Headlines – News – Articles
4th January, 2017
Noelia Ríos, Matija Drakulic, Iosu Paradinasb, Anastasia Milliou, Ruth Cox. 2017. Occurrence and impact of interactions between small-scale fisheries and predators, with focus on Mediterranean monk seals (Monachus monachus Hermann 1779), around Lipsi Island complex, Aegean Sea, Greece. Fisheries Research 187: 1-10. http://dx.doi.org/10.1016/j.fishres.2016.10.013
Antagonistic interaction between Mediterranean marine mammals, including the endangered monk seal (Monachus monachus), and small-scale fisheries is a growing problem in the Aegean Sea. Effective management measures are needed to ensure both the survival of the monk seal population, and its coexistence with the small-scale fisheries. In this study, data from 371 fishing journeys by 8 different boats was collected between March and November 2014. Evidence of depredation by monk seals was recorded in 19.1% of fishing journeys, by cetaceans in 5%, and by other predators in 16.5%. Analysis of landings data showed that gear and depth were the variables most likely to influence the occurrence of depredation. There was a significant decrease in the catch per unit effort (CPUE) of four of the nine targeted fish species when depredation by monk seals occurred. The total cost of monk seal depredation was estimated to be 21.33% of the mean annual income of fishermen in the Aegean Sea. We discuss how the implementation of marine protected areas and the use of specific fishing gear could reduce the frequency of interactions, and thus mitigate the loss experienced by the fisheries as well as contribute to the conservation of an endangered species.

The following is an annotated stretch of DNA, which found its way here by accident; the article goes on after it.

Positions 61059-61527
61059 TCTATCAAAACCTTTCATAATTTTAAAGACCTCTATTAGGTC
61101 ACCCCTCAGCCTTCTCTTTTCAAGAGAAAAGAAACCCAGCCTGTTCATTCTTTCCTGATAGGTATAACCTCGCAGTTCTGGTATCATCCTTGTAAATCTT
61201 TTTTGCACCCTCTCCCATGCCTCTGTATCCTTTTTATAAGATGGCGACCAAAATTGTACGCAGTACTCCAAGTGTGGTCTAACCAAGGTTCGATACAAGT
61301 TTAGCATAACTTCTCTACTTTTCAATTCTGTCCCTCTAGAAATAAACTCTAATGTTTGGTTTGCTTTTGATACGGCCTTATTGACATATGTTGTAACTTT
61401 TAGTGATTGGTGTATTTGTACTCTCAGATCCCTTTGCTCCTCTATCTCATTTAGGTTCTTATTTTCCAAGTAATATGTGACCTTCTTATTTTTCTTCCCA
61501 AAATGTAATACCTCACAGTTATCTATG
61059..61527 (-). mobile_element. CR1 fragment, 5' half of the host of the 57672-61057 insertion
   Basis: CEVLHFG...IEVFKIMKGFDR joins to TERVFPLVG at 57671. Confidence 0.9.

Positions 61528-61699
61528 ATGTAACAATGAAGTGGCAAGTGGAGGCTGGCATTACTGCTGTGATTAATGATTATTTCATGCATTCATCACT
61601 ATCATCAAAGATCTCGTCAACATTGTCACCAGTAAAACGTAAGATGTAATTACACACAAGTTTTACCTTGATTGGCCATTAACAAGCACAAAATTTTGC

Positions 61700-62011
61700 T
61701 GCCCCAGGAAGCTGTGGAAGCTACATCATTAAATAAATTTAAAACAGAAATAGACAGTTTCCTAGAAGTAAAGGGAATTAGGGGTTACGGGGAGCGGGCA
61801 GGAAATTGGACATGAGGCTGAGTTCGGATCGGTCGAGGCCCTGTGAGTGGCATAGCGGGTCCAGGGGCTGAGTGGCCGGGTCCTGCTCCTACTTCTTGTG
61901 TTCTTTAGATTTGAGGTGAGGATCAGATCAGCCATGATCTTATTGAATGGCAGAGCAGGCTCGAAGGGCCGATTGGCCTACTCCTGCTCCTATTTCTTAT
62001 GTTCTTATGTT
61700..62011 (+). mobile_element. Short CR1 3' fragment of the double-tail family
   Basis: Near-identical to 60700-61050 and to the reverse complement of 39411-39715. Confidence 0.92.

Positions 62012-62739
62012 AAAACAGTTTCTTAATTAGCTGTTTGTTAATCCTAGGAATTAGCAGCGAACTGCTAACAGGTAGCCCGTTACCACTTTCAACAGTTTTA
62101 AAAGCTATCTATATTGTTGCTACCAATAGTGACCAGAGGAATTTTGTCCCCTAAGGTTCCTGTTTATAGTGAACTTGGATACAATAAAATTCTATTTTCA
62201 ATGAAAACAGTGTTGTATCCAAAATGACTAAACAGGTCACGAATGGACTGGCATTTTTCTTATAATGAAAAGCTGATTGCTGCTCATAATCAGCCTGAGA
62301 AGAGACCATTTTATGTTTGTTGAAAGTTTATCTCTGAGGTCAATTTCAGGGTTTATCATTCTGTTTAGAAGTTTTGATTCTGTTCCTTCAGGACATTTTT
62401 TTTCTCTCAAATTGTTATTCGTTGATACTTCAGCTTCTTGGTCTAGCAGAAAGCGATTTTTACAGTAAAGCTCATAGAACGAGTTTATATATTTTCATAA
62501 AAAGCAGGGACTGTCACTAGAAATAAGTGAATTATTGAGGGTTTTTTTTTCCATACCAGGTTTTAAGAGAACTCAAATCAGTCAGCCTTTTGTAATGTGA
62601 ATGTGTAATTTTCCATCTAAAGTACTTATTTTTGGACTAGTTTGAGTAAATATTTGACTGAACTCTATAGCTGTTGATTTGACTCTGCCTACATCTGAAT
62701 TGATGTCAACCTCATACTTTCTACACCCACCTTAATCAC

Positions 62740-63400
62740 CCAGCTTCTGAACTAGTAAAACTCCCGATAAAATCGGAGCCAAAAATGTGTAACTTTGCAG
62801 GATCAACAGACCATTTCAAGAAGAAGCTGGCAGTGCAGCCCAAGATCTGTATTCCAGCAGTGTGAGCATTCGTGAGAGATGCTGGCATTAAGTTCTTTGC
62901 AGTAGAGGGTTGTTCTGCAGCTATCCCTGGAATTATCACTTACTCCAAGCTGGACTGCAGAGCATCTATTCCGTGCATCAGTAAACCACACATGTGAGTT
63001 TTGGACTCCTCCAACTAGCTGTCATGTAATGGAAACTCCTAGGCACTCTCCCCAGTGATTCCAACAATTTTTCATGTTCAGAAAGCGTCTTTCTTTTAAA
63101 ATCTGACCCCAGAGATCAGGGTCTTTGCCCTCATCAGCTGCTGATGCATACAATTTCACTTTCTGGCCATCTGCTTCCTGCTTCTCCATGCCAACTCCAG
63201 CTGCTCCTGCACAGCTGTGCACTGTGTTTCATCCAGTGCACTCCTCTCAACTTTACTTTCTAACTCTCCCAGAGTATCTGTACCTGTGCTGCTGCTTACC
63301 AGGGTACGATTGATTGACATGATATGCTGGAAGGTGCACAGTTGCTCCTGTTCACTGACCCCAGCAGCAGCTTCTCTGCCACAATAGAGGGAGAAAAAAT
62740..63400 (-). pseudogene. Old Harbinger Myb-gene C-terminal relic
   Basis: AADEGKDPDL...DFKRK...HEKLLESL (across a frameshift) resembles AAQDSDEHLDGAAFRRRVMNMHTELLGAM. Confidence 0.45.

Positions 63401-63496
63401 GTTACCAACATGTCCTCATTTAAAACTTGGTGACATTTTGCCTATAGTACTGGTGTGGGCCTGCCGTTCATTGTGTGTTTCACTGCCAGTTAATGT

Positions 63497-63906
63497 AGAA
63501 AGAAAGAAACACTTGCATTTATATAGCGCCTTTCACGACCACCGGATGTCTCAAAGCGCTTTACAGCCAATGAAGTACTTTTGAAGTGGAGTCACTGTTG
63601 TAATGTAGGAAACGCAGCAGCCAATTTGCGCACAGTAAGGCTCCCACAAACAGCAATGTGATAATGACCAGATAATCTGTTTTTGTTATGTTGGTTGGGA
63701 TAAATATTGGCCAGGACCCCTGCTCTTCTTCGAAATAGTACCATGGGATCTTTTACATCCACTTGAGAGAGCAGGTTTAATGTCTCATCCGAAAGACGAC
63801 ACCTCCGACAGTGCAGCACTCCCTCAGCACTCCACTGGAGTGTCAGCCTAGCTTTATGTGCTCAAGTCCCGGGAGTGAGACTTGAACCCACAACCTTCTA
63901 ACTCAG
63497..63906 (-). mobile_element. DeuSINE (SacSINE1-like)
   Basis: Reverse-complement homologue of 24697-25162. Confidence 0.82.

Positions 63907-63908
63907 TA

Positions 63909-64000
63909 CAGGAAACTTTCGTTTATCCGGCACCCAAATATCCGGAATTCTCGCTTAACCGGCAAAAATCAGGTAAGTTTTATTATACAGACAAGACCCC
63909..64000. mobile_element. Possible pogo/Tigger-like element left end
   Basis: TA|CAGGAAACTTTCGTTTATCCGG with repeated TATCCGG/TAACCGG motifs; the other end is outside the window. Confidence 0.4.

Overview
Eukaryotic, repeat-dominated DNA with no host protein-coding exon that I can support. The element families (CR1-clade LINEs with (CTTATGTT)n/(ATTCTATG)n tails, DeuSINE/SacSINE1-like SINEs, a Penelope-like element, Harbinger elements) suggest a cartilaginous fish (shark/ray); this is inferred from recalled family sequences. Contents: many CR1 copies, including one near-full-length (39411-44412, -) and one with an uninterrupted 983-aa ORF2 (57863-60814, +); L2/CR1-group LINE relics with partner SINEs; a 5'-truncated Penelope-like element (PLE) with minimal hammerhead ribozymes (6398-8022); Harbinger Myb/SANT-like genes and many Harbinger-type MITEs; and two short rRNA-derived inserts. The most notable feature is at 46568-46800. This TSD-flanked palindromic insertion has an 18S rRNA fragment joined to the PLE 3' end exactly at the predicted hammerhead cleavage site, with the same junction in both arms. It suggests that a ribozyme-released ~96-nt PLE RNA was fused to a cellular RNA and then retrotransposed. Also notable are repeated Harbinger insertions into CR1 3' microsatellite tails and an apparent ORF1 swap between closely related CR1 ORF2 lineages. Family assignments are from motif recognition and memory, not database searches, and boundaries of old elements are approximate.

8th July, 2016
Tonay, A.M., E. Danyer, A. Dede, B. Öztürk and A.A. Öztürk. 2016. The stomach content of a Mediterranean Monk Seal (Monachus monachus): finding of Green Turtle (Chelonia mydas) remains. Zoology in the Middle East. http://dx.doi.org/10.1080/09397140.2016.1202947